TYPE: National flag and ensign USAGE: (flown on Land and at Sea for Civilian, State and Military use) RATIO: 2:3 ADOPTED & HOISTED: 17 October 1817, with coat of arms CURRENT VERSION: 1818, without coat of arms
The Captaincy-General of Chile declared its independence from Spain in 1810 and adopted a horizontal tricolour of blue-white-yellow, known as the Bandera de la Patria Vieja (Flag of the Old Fatherland). From 1814-1816, Spain reconquered the jurisdiction and used their own flags. In 1817, months after independence had been re-established, another fesswise tricolour was adopted: blue-white-red. In the autumn of 1817, Governor Fernando Lastra of Valparaíso wrote the central command asking for clarification on which tricolour should be used. The response by Supreme Director Bernardo O'Higgins was a decree, dated 18 October 1817, that established the current flag, La Estrella solitaria (The Lone Star), also known as the Bandera de la Patria Nueva (Flag of the New Fatherland). The original version of 18 October 1817 had a variation of the national coat of arms charged overall.
When the flag was first adopted, the official description was not extremely detailed. Sinc the consolidation of independence, three pieces of legislation have been passed concerning the layout flag. On 4 July 1854, the overall ratio was set, the blue canton was defined as a square, the layout of the colours and placement of the star were fixed. On 11 January 1912, the star was defined as being half the size of the canton and the order of colours was set for the presidential sash. The last piece of legislation was Decreto Supremo Nº 1.534 of the Ministry of the Interior, 18 October 1967. This document included an official description of the coat of arms and established them, along with the National Flag, Cockade and Presidential Standard as National Emblems.
Of the various interpretations of the colours, the most popular is that the white is the snow on the Andes mountains, the blue is the ocean and sky, the red is the blood shed for independence and the lone star is for civic virtues. This flag is part of the United States flag family, thus, if the Chilean flag is hoisted vertically, the reverse is shown so that the star remains in the top left position to the viewer.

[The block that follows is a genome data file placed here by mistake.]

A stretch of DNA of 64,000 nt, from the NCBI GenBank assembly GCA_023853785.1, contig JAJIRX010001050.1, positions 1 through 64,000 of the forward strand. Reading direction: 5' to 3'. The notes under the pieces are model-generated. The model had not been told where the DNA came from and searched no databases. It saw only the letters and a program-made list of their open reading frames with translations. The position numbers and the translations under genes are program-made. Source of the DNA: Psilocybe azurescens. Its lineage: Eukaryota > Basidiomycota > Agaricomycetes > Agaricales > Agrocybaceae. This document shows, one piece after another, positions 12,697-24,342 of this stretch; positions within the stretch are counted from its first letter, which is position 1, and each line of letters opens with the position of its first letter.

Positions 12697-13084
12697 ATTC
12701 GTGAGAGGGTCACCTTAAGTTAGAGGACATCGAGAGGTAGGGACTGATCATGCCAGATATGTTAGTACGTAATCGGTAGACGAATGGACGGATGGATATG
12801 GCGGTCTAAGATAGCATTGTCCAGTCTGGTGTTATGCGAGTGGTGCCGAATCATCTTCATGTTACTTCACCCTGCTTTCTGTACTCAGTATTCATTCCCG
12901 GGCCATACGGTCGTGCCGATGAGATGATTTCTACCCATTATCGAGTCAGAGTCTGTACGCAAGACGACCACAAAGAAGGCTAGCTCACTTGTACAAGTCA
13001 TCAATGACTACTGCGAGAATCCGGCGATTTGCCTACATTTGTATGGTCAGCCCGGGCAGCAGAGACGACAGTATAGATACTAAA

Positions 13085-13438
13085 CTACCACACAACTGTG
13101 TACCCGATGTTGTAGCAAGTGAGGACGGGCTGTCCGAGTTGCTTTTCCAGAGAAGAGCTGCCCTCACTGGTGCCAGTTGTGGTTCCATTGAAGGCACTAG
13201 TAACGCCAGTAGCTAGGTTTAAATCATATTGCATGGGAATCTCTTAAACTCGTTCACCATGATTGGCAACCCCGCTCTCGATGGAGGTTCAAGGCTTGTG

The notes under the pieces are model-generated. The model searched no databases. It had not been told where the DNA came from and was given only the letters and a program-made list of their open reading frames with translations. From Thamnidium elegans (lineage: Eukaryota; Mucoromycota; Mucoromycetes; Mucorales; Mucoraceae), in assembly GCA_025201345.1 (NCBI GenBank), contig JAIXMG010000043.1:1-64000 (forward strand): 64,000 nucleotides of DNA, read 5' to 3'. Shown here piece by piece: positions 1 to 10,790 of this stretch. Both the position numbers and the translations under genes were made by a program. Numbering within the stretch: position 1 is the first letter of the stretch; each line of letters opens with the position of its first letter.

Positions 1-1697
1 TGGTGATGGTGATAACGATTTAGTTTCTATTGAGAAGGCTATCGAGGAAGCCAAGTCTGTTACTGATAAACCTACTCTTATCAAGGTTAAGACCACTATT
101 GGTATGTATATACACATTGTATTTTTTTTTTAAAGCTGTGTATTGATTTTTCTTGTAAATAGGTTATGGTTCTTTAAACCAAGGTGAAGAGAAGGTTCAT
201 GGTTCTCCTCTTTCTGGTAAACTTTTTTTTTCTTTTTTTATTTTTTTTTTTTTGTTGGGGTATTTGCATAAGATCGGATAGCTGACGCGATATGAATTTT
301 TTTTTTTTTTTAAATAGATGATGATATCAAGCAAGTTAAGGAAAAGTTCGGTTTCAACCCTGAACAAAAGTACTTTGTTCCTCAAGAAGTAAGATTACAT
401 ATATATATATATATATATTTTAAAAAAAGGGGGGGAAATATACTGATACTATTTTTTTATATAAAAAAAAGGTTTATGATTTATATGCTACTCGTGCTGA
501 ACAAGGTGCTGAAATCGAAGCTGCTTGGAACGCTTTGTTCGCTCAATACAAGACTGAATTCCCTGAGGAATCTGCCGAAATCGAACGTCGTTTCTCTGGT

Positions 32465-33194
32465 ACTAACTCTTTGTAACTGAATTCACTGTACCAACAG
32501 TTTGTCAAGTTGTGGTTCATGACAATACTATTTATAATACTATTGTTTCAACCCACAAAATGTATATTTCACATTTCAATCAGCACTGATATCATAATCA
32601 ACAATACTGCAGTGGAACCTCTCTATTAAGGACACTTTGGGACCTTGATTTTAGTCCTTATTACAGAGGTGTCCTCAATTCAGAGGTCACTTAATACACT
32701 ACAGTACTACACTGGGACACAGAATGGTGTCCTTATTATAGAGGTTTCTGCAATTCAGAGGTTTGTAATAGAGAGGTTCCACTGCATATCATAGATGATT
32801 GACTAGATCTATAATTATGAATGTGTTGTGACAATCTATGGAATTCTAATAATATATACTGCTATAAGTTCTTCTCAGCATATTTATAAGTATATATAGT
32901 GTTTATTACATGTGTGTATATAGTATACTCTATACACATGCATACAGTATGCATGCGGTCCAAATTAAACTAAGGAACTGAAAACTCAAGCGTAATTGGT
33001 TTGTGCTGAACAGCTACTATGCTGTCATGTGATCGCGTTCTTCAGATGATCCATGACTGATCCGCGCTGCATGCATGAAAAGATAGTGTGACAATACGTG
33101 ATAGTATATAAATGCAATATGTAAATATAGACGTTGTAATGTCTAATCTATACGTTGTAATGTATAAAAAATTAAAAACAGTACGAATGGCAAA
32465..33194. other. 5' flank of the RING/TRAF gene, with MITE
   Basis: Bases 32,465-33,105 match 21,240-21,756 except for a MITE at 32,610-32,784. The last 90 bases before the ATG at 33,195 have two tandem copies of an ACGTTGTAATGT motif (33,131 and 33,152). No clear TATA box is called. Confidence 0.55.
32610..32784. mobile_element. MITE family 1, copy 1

The national flag of Chile is one of the oldest in continuous use, considering that the flag was first hoisted in 1818 and that subsequent legislation has only specified the design while not altering anything. Alex Garofolo, 16 January 2015
Official undated publication About our Flag states that "the size of the star was fixed in 1912." My own spec shows the star at one-quarter the hoist, with the circle that contains it being centred rather than the star itself. The same source also says that "the exact layout of the panel and stripes was fixed by legislation dated 4 July 1854," and later that "the flag was last regulated in a law of 18 October 1967." Christopher Southworth, 13 December 2005
The size of the star of the Chilean flag is defined by Law No. 2597 (11 January 1912) as "the diameter of the star will be half the side of the blue square [canton]." (The same rule of the star size goes for the Presidential Flag.) Francisco Gregoric, 26 March 2006
In Album 2000 [pay00], page CH 1.1 (Chile), Fig. 1 (national flag) has an additional black line around the blue field. No doubt, unintentionally. Željko Heimer, 11 January 2001
During the closing ceremony of the Judejut, held in Puno, Peru, the national flag presented to the Chilean athletes was starless. Ivan Sache, 12 May 2012
The only official definition found so far is simply "blue," "white;" and "red" at the website of the Presidency of Chile. Ville Koistinen, 8 February 2006
There are, at least as far as I have be able to discover, no officially recommended/specified colours for the Chilean flag. The Album des Pavillons [pay00]recommends red 186C ()and blue 286C(), the Flag Institute of Great Britain red 032C ()and also blue 286C (), (although these are simply default shades in the absence of anything official). I do have an official illustration of the flag, which whilst not being in any way definitive, would suggest that PMS286 ()for the blue is about right, but that the red might be closer to PMS 185()? Christopher Southworth, 8 February 2006
The protocol manual for the London 2012 Olympics (Flags and Anthems Manual, London 2012) provides recommendations for national flag designs. Each National Olympic Committe confirmed their colours with the London Game's Organization Committee. Chile's colours are defined as: PMS 485 red and 286 blue. Ian Sumner, 10 October 2012
The vertical use of the Chilean flag is used with the star at left, as is said in the Decreto Supremo Nº 1.534 (Supreme Decree No. 1534):
Artículo 3º. - [...] Cuando no fuere posible izarla en un asta o mástil, se la colocará extendida totalmente en forma horizontal o vertical, debiendo quedar en ambos casos, el cuadro azul en la parte superior y a la izquierda del espectador. [...]
Translation: "Article 3º. - [... ] When it shall not be possible to hoist it on a flagsataff or mast, it will be hung totally extended in horizontal or vertical form, and the blue square should remain, in both cases, in the upper portion and to the left of spectator. [... ]" Marcelo Véliz, 26 October 2005